784 @end example
786 Note that you must activate the right video source and channel before
787 launching avconv with any TV viewer such as
788 @uref{http://linux.bytesex.org/xawtv/, xawtv} by Gerd Knorr. You also
789 have to set the audio recording levels correctly with a
790 standard mixer.
792 @section X11 grabbing
794 Grab the X11 display with avconv via
796 @example
797 avconv -f x11grab -s cif -r 25 -i :0.0 /tmp/out.mpg
798 @end example
800 0.0 is display.screen number of your X11 server, same as
801 the DISPLAY environment variable.
803 @example
804 avconv -f x11grab -s cif -r 25 -i :0.0+10,20 /tmp/out.mpg
805 @end example
807 0.0 is display.screen number of your X11 server, same as the DISPLAY environment
808 variable. 10 is the x-offset and 20 the y-offset for the grabbing.
810 @section Video and Audio file format conversion
812 Any supported file format and protocol can serve as input to avconv:
814 Examples:
815 @itemize
816 @item
817 You can use YUV files as input:
819 @example
820 avconv -i /tmp/test%d.Y /tmp/out.mpg
821 @end example
823 It will use the files:
824 @example
825 /tmp/test0.Y, /tmp/test0.U, /tmp/test0.V,
826 /tmp/test1.Y, /tmp/test1.U, /tmp/test1.V, etc...
827 @end example
829 The Y files use twice the resolution of the U and V files. They are
830 raw files, without header. They can be generated by all decent video
831 decoders. You must specify the size of the image with the @option{-s} option
832 if avconv cannot guess it.
834 @item
835 You can input from a raw YUV420P file:
837 @example
838 avconv -i /tmp/test.yuv /tmp/out.avi
839 @end example
841 test.yuv is a file containing raw YUV planar data. Each frame is composed
842 of the Y plane followed by the U and V planes at half vertical and
843 horizontal resolution.
845 @item
846 You can output to a raw YUV420P file:
848 @example
849 avconv -i mydivx.avi hugefile.yuv
850 @end example
852 @item
853 You can set several input files and output files:
855 @example
856 avconv -i /tmp/a.wav -s 640x480 -i /tmp/a.yuv /tmp/a.mpg
857 @end example
859 Converts the audio file a.wav and the raw YUV video file a.yuv
860 to MPEG file a.mpg.
862 @item
863 You can also do audio and video conversions at the same time:
865 @example
866 avconv -i /tmp/a.wav -ar 22050 /tmp/a.mp2
867 @end example
869 Converts a.wav to MPEG audio at 22050 Hz sample rate.
871 @item
872 You can encode to several formats at the same time and define a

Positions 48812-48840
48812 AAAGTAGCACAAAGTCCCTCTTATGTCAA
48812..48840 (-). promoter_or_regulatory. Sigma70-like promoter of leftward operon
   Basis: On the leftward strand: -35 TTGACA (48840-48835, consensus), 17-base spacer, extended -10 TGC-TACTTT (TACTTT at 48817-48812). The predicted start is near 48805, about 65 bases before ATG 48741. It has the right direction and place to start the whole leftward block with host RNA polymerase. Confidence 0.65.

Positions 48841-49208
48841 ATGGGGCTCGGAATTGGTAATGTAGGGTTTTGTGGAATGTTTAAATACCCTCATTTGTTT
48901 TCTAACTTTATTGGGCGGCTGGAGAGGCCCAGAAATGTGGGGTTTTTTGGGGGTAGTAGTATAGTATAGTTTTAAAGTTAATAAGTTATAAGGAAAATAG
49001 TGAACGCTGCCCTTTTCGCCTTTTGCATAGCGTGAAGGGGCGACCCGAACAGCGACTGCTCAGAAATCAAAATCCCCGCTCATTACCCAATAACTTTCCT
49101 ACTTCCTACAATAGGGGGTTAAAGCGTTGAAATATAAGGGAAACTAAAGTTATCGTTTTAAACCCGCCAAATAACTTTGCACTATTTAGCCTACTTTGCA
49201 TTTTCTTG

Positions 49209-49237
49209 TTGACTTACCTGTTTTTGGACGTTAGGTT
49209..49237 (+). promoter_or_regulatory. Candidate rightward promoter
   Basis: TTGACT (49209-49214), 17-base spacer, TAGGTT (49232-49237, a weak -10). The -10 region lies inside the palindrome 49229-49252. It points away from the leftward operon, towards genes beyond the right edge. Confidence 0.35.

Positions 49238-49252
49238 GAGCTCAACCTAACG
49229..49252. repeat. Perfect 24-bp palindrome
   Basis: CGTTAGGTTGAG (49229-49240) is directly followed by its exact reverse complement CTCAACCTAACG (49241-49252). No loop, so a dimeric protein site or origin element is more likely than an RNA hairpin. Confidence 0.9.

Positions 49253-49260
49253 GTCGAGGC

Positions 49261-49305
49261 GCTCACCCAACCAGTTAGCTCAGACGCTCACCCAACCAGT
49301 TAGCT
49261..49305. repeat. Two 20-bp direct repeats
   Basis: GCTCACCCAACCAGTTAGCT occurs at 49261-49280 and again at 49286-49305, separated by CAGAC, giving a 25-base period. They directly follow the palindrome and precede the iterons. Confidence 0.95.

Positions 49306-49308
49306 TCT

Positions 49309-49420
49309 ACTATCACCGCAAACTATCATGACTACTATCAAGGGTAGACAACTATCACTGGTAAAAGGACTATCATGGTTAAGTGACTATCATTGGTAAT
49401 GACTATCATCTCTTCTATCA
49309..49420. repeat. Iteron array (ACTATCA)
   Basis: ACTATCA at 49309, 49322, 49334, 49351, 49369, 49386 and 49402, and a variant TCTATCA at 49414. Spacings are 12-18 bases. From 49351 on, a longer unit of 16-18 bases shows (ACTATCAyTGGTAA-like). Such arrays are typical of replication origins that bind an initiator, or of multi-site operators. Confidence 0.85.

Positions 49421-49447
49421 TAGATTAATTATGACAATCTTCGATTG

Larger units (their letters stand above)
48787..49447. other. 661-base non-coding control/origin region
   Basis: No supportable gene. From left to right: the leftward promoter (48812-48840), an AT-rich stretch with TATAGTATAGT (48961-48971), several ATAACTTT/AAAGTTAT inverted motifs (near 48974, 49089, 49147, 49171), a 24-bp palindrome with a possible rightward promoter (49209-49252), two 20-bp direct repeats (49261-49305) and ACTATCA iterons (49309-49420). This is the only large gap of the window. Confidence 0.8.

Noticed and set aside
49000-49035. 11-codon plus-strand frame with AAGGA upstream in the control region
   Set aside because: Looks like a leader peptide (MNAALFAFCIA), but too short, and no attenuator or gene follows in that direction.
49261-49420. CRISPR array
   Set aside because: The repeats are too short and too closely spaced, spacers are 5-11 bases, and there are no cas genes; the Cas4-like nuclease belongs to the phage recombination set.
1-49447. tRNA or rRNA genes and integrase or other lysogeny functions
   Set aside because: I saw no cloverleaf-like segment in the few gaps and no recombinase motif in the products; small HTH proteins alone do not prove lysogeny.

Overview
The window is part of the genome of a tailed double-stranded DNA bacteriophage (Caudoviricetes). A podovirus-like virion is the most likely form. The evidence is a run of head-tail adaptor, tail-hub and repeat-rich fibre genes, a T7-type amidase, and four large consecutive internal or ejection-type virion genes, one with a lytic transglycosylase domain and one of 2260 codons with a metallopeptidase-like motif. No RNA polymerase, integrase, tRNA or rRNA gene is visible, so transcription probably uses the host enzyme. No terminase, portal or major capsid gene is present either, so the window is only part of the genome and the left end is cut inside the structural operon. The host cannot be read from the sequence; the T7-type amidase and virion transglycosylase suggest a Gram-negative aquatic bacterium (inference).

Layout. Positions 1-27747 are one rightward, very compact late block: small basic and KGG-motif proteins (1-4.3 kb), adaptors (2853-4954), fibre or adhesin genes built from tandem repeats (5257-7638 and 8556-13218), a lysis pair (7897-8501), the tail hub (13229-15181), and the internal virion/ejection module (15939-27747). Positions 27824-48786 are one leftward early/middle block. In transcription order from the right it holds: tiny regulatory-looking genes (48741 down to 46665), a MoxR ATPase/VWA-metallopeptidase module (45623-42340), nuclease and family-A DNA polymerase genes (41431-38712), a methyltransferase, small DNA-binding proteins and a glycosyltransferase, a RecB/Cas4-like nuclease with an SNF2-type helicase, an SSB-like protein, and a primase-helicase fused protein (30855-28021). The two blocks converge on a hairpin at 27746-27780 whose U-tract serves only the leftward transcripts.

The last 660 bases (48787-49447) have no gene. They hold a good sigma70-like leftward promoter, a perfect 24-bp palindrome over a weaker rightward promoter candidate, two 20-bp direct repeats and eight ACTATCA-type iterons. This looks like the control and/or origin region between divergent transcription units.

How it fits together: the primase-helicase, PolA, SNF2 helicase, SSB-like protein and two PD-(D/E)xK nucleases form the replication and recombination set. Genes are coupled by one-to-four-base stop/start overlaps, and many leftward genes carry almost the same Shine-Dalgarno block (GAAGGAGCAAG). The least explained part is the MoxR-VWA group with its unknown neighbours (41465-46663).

873 mapping from input stream to output streams:
875 @example
876 avconv -i /tmp/a.wav -map 0:a -b 64k /tmp/a.mp2 -map 0:a -b 128k /tmp/b.mp2
877 @end example
879 Converts a.wav to a.mp2 at 64 kbits and to b.mp2 at 128 kbits. '-map
880 file:index' specifies which input stream is used for each output
881 stream, in the order of the definition of output streams.
883 @item
884 You can transcode decrypted VOBs:
886 @example
887 avconv -i snatch_1.vob -f avi -c:v mpeg4 -b:v 800k -g 300 -bf 2 -c:a libmp3lame -b:a 128k snatch.avi
888 @end example
890 This is a typical DVD ripping example; the input is a VOB file, the
891 output an AVI file with MPEG-4 video and MP3 audio. Note that in this
892 command we use B-frames so the MPEG-4 stream is DivX5 compatible, and
893 GOP size is 300 which means one intra frame every 10 seconds for 29.97fps
894 input video. Furthermore, the audio stream is MP3-encoded so you need
895 to enable LAME support by passing @code{--enable-libmp3lame} to configure.
896 The mapping is particularly useful for DVD transcoding
897 to get the desired audio language.
899 NOTE: To see the supported input formats, use @code{avconv -formats}.
901 @item
902 You can extract images from a video, or create a video from many images:
904 For extracting images from a video:
905 @example
906 avconv -i foo.avi -r 1 -s WxH -f image2 foo-%03d.jpeg
907 @end example
909 This will extract one video frame per second from the video and will
910 output them in files named @file{foo-001.jpeg}, @file{foo-002.jpeg},
911 etc. Images will be rescaled to fit the new WxH values.
913 If you want to extract just a limited number of frames, you can use the
914 above command in combination with the -vframes or -t option, or in
915 combination with -ss to start extracting from a certain point in time.
917 For creating a video from many images:
918 @example
919 avconv -f image2 -i foo-%03d.jpeg -r 12 -s WxH foo.avi
920 @end example
922 The syntax @code{foo-%03d.jpeg} specifies to use a decimal number
923 composed of three digits padded with zeroes to express the sequence
924 number. It is the same syntax supported by the C printf function, but
925 only formats accepting a normal integer are suitable.
927 @item
928 You can put many streams of the same type in the output:
930 @example
931 avconv -i test1.avi -i test2.avi -map 0.3 -map 0.2 -map 0.1 -map 0.0 -c copy test12.nut
932 @end example
934 The resulting output file @file{test12.avi} will contain first four streams from
935 the input file in reverse order.
937 @end itemize
938 @c man end EXAMPLES
940 @include eval.texi
941 @include encoders.texi
942 @include demuxers.texi
943 @include muxers.texi
944 @include indevs.texi
945 @include outdevs.texi
946 @include protocols.texi
947 @include bitstream_filters.texi
948 @include filters.texi
949 @include metadata.texi
951 @ignore
953 @setfilename avconv
954 @settitle avconv video converter
956 @c man begin SEEALSO
957 avplay(1), avprobe(1), avserver(1) and the Libav HTML documentation
958 @c man end
960 @c man begin AUTHORS
961 The Libav developers
962 @c man end
964 @end ignore
966 @bye